Coordinated Global and Regional Integrated Assessments (CGRA)
Mark W. Rosegrant is the Director of the Environment and Production Technology Division at the International Food Policy Research Institute (IFPRI) in Washington, DC. With a Ph.D. in Public Policy from the University of Michigan, he has extensive experience in research and policy analysis in agriculture and economic development, with an emphasis on water resources and other natural resource and agricultural policy issues as they impact food security, rural livelihoods, and environmental sustainability. He currently directs research on climate change, water resources, sustainable land management, genetic resources and biotechnology, and agriculture and energy.
He is the author or editor of 12 books and over 100 refereed papers in agricultural economics, water resources, and food policy analysis. Dr. Rosegrant has won numerous awards, such as Outstanding Journal Article (2008), Quality of Communications Award (2004), and Distinguished Policy Contribution Award (2002) awarded by the Agricultural and Applied Economics Association (formerly American Agricultural Economics Association); and Best Article Award (2005) from the International Water Resources Association. Dr. Rosegrant is a Fellow of the American Association for the Advancement of Science; and a Fellow of the Agricultural and Applied Economics Association.
Co-Developed Research with Stakeholders
Amy Sullivan has 20 years’ experience designing, implementing and evaluating natural resource based research and development—mainly in Africa and the Caribbean. Her recent focus has been on generating evidence based-options for addressing challenges in rural livelihoods, and getting that evidence into the hands of decision makers in southern and eastern Africa.
Amy served as the Phase 2 Limpopo Basin Coordinator for the Challenge Program on Water and Food, while under the umbrella of the Food, Agriculture and Natural Resources Policy Analysis Network—FANRPAN based in Pretoria. In Phase I of the Challenge Program she was a Project Leader for the International Water Management Institute (IWMI).
Amy is currently a regional consultant undertaking research for development program design and evaluation—as well as increasing her portfolio of gender work across the water and agriculture sectors. She is currently engaged by the AgMIP RIA Stakeholder Unit, coordinating efforts at strategic engagement to enhance modelling relevance and uptake. She continues to publish and advise graduate students across southern Africa.
Amy holds a PhD in Interdisciplinary Ecology and an MSc in Farming Systems Research and Extension from the University of Florida. She has a Bachelor’s degree in Political Science.
Modeling for Sustainable Farming Systems
Patricia Masikati is an Agroforestry Systems Scientist at ICRAF based in southern Africa; she joined the organization in October 2014. Before, she was working at ICRISAT-Zimbabwe and her work mainly focused on developing agricultural management options aimed at promoting water efficient farm enterprises and risk management in the semi-arid areas using participatory biophysical modeling approach coupled with on-farm trials. She was also involved in facilitating the development of crop-livestock markets through Innovation Platforms; facilitate the flow of market information between farmers and market intermediaries. Her current responsibilities include conceptualizing, designing and conducting research on the integration of trees within farming systems at field, farm and landscape scales. Contribute to the development of tree-crop-livestock modeling at different scales and undertake modeling, systems analyses, systematic reviews and syntheses of the benefits, risks and trade-offs of changing tree cover on farm land and other agricultural improvement options. She is involved in two ACIAR funded projects in East and southern Africa which mainly focus on agroforestry and value chain innovation platforms for improved livelihoods. She is also involved in the Agricultural Model Inter-comparison and Improvement Project (AgMIP). The project uses a multi-modeling approach for integrated assessment of smallholder farming systems, to assess impact of climate change and also to develop representative agricultural pathways that aim at reducing climate induced risk and increase resilience.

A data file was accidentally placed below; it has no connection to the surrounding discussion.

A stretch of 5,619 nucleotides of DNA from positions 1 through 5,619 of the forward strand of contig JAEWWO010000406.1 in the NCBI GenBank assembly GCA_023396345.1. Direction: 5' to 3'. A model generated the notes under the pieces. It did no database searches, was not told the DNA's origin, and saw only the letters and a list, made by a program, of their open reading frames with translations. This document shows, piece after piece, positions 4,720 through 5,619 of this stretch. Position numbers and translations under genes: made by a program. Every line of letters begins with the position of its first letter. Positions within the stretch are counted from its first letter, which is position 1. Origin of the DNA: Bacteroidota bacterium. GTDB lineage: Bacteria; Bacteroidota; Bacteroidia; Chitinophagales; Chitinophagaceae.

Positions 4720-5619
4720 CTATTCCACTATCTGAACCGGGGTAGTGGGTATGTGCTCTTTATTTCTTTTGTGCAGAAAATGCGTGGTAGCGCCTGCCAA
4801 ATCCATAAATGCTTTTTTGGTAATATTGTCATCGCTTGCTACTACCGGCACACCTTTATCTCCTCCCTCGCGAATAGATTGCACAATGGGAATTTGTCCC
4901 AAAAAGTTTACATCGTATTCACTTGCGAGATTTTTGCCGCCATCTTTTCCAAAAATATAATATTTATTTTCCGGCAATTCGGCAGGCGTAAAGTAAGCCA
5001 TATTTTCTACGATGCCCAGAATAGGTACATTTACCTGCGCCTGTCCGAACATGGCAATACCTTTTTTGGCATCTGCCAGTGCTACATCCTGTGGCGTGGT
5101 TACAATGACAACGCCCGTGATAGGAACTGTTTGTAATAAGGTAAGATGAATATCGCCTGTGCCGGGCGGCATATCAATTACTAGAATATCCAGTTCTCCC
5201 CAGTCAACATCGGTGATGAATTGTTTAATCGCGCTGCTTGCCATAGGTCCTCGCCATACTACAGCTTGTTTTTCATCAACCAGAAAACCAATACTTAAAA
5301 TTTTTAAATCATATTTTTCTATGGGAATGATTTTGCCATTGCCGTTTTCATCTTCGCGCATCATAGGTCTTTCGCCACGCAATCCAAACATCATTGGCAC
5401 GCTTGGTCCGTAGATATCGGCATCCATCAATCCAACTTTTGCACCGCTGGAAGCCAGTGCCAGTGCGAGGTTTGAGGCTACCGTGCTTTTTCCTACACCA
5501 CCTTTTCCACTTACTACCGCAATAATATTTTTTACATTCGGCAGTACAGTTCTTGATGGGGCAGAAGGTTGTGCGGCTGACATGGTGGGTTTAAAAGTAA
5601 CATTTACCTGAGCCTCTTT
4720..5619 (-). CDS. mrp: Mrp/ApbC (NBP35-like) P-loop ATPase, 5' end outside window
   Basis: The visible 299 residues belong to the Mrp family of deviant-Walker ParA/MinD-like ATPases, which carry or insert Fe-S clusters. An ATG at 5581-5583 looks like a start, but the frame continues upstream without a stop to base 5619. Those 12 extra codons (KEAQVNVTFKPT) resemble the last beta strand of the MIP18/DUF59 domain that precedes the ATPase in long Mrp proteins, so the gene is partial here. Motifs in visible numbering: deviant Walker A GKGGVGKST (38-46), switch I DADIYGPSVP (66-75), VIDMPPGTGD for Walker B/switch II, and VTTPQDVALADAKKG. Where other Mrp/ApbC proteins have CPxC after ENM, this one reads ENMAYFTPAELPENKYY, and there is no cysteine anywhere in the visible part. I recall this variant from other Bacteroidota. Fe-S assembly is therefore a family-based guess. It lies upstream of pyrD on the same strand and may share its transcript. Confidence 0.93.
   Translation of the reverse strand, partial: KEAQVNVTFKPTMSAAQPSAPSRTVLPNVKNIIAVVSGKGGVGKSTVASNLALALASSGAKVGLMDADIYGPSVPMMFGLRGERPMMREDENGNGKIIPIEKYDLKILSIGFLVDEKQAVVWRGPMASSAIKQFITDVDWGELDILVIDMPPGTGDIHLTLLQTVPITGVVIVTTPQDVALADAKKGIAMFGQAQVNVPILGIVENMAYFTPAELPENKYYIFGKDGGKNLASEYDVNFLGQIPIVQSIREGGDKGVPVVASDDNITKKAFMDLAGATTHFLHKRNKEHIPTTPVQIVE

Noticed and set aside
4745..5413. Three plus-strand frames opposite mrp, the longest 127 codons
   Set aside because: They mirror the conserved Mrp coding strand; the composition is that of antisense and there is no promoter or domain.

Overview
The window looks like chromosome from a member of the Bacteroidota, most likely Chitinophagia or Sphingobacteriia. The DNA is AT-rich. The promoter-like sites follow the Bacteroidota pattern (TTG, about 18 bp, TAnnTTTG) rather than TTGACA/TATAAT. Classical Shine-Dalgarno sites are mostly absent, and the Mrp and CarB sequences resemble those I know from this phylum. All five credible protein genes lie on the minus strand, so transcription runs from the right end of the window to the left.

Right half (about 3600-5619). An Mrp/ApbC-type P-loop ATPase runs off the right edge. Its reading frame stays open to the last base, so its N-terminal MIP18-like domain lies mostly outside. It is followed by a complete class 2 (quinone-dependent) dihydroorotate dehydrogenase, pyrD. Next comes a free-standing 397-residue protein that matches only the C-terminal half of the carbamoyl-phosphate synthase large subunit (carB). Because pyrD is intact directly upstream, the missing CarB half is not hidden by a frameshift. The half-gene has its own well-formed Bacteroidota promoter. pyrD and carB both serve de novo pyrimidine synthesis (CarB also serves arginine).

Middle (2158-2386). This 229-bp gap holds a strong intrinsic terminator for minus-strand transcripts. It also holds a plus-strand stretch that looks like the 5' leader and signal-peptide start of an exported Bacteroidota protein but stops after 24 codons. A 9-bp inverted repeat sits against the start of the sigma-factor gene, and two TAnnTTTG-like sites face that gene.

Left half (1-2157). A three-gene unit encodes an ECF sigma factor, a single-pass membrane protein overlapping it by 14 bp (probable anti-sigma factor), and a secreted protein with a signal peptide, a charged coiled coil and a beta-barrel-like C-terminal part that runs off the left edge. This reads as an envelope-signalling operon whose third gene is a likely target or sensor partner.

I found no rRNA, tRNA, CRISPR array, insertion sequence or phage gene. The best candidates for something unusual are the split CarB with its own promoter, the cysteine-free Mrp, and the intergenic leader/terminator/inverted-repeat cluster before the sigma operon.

Next Generation Knowledge, Data, and Tools
Molly Jahn is a Professor at the University of Wisconsin-Madison, holding appointments in the Department of Agronomy, the Center for Sustainability and the Global Environment, and the Global Health Institute. She holds adjunct appointments as faculty or senior research scientist at the Oak Ridge National Laboratory (ORNL) and Columbia University’s Earth Institute. From 2006-2011, she served as dean of the University of Wisconsin’s College of Agricultural and Life Sciences and Director of the Wisconsin Agricultural Experiment Station. In 2009-10, she provided interim leadership as Deputy and Acting Under Secretary of Research, Education and Economics at the U.S. Department of Agriculture. She has >100 peer-reviewed publications and dozens of crop varieties grown commercially and for subsistence around the world from her plant breeding programs at the University of Wisconsin and Cornell University. She serves on numerous boards and scientific advisory panels around the world including the CGIAR Consortium Board, the US National Academies of Science Board on Agriculture and Natural Resources and she chairs the Scientific Advisory Committee for the Energy and Environmental Sciences Directorate at ORNL. She holds Honorary Doctor of Science degrees in the US and UK, and consults globally for business, governments, philanthropic organizations, and international multi-lateral institutions focused on agriculture, food, life sciences and environment.